The biggest question we have whenever we visit one of these toy fairs is have the companies in this wacky world of ours learned anything. Have they figured out that success in diabetes is not related to patient outcomes? Have they figured out that it’s not about the toys in the toy chest?
Interestingly it’s the drug companies who have learned the most. That as much as they would like it to be about who has the best therapy options win. They have resigned themselves to the fact that it’s the payor who controls their destiny. That in a commodity market it’s price/discounts/rebates and formulary position that matter. They don’t like it, more like hate it, but to their credit they accepted it and are dealing with it.
This doesn’t mean they will not continue to look for innovative new therapy options. Rather they will be more strategic and thoughtful about where they spend their money. Although we still wonder if our friends in France have received the memo and actually read it. As crazy as this may sound but Sanofi who’s not known for doing much well in diabetes, a company that seems to have the reverse Midas touch is going from bad to worse. And given how bad things were before that is saying something.
Looking at all the CGM and Insulin Pump wannabes they too haven’t read the memo. Just once we’d like one of these wannabes to tells us that yes their toy is whiz bang and way cool but that doesn’t matter and they are developing a commercial strategy to get this toy into the hands of patients. That they want to be a commercially viable toy company. That they don’t have to have the “best” toy. That they have to the best strategy, tactics and team to make money.
Perhaps the biggest failure is the continued clinical view of diabetes management. Seriously if we see one more study that says this drug or toy lowers HbA1c by X or that this drug or toy lowers the chances of hypoglycemia by Y we are going to go out of what’s left of our mind. Now let’s be clear here we are not saying these things aren’t important but they aren’t important to the people who really matter, payors and patients.
Payors care about money while patients care about simplicity. Payors want the lowest cost possible, patients want diabetes management simplified. Payors understand the power they have, patients unfortunately understand they are powerless. While payors are treated like King’s, patients are an after thought.
Frankly we aren’t sure if these companies began to understand that patients are CONSUMERS of healthcare that anything would change. That yes, diabetes is chronic disease but the people who have it and must manage it are CONSUMERS. Consumers who want to be treated with respect not talked down to. Consumers who will NOT respond to nor care about the clinical aspects of diabetes. Consumers who most of whom couldn’t even define outcomes let alone care about them.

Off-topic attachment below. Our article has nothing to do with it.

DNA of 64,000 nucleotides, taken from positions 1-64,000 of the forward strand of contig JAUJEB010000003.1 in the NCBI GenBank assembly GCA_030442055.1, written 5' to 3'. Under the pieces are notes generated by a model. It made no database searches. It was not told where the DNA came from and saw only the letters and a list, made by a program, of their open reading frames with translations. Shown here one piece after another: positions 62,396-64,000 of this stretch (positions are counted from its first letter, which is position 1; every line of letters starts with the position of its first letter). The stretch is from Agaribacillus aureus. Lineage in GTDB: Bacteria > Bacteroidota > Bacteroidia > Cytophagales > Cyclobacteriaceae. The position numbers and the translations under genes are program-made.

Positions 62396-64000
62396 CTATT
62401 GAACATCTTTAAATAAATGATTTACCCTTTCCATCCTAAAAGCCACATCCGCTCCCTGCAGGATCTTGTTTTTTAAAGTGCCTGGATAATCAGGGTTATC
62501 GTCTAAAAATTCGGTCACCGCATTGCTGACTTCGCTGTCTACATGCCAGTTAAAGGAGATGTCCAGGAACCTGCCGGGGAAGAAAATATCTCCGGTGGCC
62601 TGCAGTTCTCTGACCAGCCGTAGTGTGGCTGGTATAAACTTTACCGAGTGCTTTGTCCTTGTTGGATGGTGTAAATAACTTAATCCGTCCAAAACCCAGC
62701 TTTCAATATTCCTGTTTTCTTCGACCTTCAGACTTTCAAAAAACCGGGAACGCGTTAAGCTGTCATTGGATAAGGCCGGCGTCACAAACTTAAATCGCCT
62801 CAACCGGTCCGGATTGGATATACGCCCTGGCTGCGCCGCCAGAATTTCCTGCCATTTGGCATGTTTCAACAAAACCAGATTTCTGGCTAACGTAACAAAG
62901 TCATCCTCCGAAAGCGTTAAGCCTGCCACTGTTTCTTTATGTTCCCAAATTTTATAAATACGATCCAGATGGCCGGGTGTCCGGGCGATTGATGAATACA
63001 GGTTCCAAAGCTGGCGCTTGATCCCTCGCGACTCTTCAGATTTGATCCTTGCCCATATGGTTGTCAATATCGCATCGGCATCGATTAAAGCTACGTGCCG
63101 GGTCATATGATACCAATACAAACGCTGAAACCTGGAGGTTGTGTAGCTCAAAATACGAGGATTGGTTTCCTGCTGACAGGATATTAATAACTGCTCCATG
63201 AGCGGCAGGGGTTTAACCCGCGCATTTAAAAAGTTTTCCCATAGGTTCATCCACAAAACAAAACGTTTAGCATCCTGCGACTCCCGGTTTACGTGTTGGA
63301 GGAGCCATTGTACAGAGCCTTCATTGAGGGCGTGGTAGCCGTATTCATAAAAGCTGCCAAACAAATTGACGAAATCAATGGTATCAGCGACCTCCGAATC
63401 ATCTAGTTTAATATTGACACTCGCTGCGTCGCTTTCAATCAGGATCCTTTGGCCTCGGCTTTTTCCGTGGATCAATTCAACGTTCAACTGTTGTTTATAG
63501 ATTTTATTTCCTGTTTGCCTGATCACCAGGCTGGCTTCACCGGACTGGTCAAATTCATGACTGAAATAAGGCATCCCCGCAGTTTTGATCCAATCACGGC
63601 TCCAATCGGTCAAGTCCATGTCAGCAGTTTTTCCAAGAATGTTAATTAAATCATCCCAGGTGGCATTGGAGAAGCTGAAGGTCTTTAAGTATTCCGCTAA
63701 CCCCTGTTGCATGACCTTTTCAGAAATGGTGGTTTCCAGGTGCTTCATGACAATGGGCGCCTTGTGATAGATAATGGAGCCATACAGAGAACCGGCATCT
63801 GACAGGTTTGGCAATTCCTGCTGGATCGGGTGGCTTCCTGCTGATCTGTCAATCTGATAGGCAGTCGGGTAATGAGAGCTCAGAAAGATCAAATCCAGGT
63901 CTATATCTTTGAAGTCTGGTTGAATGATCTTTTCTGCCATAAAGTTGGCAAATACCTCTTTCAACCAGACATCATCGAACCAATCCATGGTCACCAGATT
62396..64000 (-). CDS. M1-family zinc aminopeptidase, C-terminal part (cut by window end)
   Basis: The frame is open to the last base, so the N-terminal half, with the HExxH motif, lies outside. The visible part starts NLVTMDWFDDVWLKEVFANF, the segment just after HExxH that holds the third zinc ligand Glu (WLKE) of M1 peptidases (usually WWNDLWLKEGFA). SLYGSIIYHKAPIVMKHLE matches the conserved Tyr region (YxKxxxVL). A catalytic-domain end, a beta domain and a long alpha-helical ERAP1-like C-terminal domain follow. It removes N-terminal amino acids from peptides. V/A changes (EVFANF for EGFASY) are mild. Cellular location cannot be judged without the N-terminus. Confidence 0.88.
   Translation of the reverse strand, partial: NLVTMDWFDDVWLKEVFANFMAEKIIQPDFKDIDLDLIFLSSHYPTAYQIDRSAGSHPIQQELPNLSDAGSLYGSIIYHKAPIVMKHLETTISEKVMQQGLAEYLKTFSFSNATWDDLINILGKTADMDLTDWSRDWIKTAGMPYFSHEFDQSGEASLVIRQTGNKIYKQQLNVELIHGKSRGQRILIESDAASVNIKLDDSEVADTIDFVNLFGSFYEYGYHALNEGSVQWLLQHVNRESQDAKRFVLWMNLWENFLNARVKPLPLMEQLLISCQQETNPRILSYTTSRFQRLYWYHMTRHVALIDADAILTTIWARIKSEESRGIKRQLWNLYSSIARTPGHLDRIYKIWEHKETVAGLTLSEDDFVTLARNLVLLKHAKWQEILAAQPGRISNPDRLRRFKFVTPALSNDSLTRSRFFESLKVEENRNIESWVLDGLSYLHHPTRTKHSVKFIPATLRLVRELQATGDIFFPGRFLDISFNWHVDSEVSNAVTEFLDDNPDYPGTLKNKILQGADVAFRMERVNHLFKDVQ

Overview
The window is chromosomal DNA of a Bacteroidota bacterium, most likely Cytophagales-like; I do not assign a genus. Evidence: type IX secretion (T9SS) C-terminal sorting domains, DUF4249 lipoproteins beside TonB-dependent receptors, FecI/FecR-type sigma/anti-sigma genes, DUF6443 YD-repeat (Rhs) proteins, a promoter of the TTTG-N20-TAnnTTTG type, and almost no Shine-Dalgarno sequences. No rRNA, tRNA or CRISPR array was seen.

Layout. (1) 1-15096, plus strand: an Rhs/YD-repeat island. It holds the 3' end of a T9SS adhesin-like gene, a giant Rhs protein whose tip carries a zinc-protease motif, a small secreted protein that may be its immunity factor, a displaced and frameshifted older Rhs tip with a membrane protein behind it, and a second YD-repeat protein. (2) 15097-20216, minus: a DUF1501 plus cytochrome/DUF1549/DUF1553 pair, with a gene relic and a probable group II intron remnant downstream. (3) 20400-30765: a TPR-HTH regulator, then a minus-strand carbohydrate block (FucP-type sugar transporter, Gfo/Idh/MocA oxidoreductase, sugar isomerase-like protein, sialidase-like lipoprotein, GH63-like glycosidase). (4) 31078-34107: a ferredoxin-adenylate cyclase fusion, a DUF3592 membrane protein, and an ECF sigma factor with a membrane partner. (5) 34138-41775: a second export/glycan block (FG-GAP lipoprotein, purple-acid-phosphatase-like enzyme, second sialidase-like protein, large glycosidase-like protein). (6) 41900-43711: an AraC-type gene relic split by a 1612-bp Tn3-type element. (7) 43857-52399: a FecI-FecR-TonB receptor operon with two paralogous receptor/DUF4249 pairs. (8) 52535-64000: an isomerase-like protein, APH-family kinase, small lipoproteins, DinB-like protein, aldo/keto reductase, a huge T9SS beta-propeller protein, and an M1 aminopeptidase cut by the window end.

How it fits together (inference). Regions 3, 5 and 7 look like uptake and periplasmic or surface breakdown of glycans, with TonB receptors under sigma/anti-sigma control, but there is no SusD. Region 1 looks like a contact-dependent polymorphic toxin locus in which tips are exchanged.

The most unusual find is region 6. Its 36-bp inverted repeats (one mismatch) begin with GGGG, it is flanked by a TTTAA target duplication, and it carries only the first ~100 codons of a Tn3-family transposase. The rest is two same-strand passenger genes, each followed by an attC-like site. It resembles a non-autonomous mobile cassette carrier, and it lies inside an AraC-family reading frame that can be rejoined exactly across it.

Yes, there is a small percentage of patients who get it. Patients who are actively engaged with their diabetes management. Patients who care. BUT THIS IS THE MINORITY WITH AN OUTSIZED INFLUENCE ON THE COMPANIES HERE.
Now this is going to be shocking as we are about to say something nice about OneDrop, a company known for using fuzzy math when making outrageous outcomes claims. That the part that OneDrop does gets and gets very well is that these CONSUMERS respond very well to CONSTANT POSITIVE REINFORCEMENT. That it’s nice to be part of a community where the other members get it. OneDrop along with the many patient groups on social media demonstrate this clearly. Yet the companies that are supposed to cater to these CONSUMERS still don’t. They still look upon these CONSUMERS as patients.
This morning we get a detailed look at the new DASH system from Insulet, which on balance is major improvement over the old PDM. We were surprised to learn that the DASH does not communicate directly with the Dexcom G6 or the FreeStyle Libre. That the patient must manually enter the number they see on their phone or watch into the DASH. Hopefully this issue will be fixed in the very near future.
We were also surprised by the lack of allowing a CONSUMER to customize not just the DASH but many of the way cool whiz bang toys and apps here. Anyone with a smartphone gets this. Who hasn’t customized the wallpaper on their phone or added a friends picture to their profile so when they call this picture comes up. Wouldn’t it be nice if these CONSUMERS could put their picture on the PDM or chose which information to see on the home screen? This goes for any app or device these CONSUMERS use we aren’t trying to pick on the DASH.
Wouldn’t it be even nicer if the toy or app gave the CONSUMER a pat on the back when they do something good. What’s wrong with having a smiley face come up whenever the CONSUMER is in range. Or what about a message that says something like “David you’ve been a great job lately keep up the good work.” We don’t know a person on this planet who does not respond well to CONSTANT POSITIVE REINFORCEMENT.
These CONSUMERS are human. They are not clinicians, they are not physicians, they are not researchers THEY ARE HUMAN. They have feelings and emotions. They unfortunately have a chronic disease which requires regularly management which can be one big pain in the ass. They get little if any POSITIVE REINFORCEMENT.
So have the toy makers learned anything unfortunately no.